Court upholds storage of nuclear waste at power plants, rebuffing states

Court upholds storage of nuclear waste at power plants, rebuffing states

A federal appeals court Friday rejected a plea from four liberal states to overturn a regulation allowing long-term storage of spent nuclear fuel at power plants.

The District of Columbia Circuit U.S. Court of Appeals ruled that the Nuclear Regulatory Commission (NRC) followed all relevant laws and standards when it wrote its 2014 regulation and an associated environmental impact statement. 

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The rule concluded that spent fuel rods can be stored safely at nuclear power plants indefinitely, which may be necessary if the United States never builds the long-delayed Yucca Mountain waste repository.

“Because we hold that the NRC did not engage in arbitrary or capricious decision-making, we deny the petitions for review,” a three-judge panel of the court wrote in its decision.

The ruling means that NRC can continue to give nuclear plants, both active and inactive, permission to store their spent fuel rods on-site for as long as they need to.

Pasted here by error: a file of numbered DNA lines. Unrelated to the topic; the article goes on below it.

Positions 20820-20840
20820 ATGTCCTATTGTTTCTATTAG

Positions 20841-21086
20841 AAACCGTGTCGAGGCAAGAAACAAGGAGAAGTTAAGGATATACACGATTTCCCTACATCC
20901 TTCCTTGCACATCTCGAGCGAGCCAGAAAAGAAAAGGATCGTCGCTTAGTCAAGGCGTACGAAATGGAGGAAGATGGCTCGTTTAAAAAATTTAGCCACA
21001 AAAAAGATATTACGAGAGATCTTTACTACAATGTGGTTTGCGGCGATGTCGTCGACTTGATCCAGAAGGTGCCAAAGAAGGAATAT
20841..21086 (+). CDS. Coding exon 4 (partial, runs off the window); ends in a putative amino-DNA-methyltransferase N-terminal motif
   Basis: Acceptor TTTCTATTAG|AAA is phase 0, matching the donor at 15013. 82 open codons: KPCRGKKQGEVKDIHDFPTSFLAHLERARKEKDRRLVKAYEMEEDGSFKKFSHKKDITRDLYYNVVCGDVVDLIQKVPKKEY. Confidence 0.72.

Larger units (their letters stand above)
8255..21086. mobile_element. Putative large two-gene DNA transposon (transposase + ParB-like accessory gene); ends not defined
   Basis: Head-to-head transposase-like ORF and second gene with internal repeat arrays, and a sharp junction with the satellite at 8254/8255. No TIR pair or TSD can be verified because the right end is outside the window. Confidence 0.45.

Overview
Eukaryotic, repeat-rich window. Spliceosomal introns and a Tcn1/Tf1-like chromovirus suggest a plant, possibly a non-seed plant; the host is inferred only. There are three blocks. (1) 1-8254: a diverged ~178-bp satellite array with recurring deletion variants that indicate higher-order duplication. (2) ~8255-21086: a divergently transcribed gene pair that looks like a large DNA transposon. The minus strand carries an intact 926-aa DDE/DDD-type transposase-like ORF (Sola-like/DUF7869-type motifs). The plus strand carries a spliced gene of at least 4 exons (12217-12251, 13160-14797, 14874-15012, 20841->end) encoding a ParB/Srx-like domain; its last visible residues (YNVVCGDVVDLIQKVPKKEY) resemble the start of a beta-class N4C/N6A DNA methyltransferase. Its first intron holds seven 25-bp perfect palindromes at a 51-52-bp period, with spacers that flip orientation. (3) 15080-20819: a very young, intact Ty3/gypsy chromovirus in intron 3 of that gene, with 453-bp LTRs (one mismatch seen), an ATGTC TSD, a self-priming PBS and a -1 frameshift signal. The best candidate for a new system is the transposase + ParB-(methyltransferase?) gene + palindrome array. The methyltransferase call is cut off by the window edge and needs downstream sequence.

The attorneys general of New York, Vermont, Massachusetts and Connecticut filed the lawsuit shortly after the NRC voted to make its regulation and environmental impact statement final.

“The NRC’s approach is wrong and illegal, and I will continue to fight to ensure that our communities receive the full and detailed accounting of the risks of long-term, on-site nuclear waste storage that they deserve,” New York Attorney General Eric Schneiderman said at the time.

The Natural Resources Defense Council joined to support the states.

The same court overturned the nuclear agency's previous spent fuel storage regulation in 2012, ruling that the NRC did not properly consider the safety of storage over the long term, like leaks in storage pools or fires. That case, brought by a similar group to the more recent one, prompted the agency to redo its regulation.

But the NRC’s second attempt at resolving the problem appears to have worked.

“We acknowledge the political discord surrounding our nation’s evolving nuclear energy policy. But the role of Article III courts in this debate is circumscribed,” the judges wrote.

“To the extent that the petitioners disagree with the NRC’s current policy for the continued storage of spent nuclear fuel, their concerns should be directed to Congress.”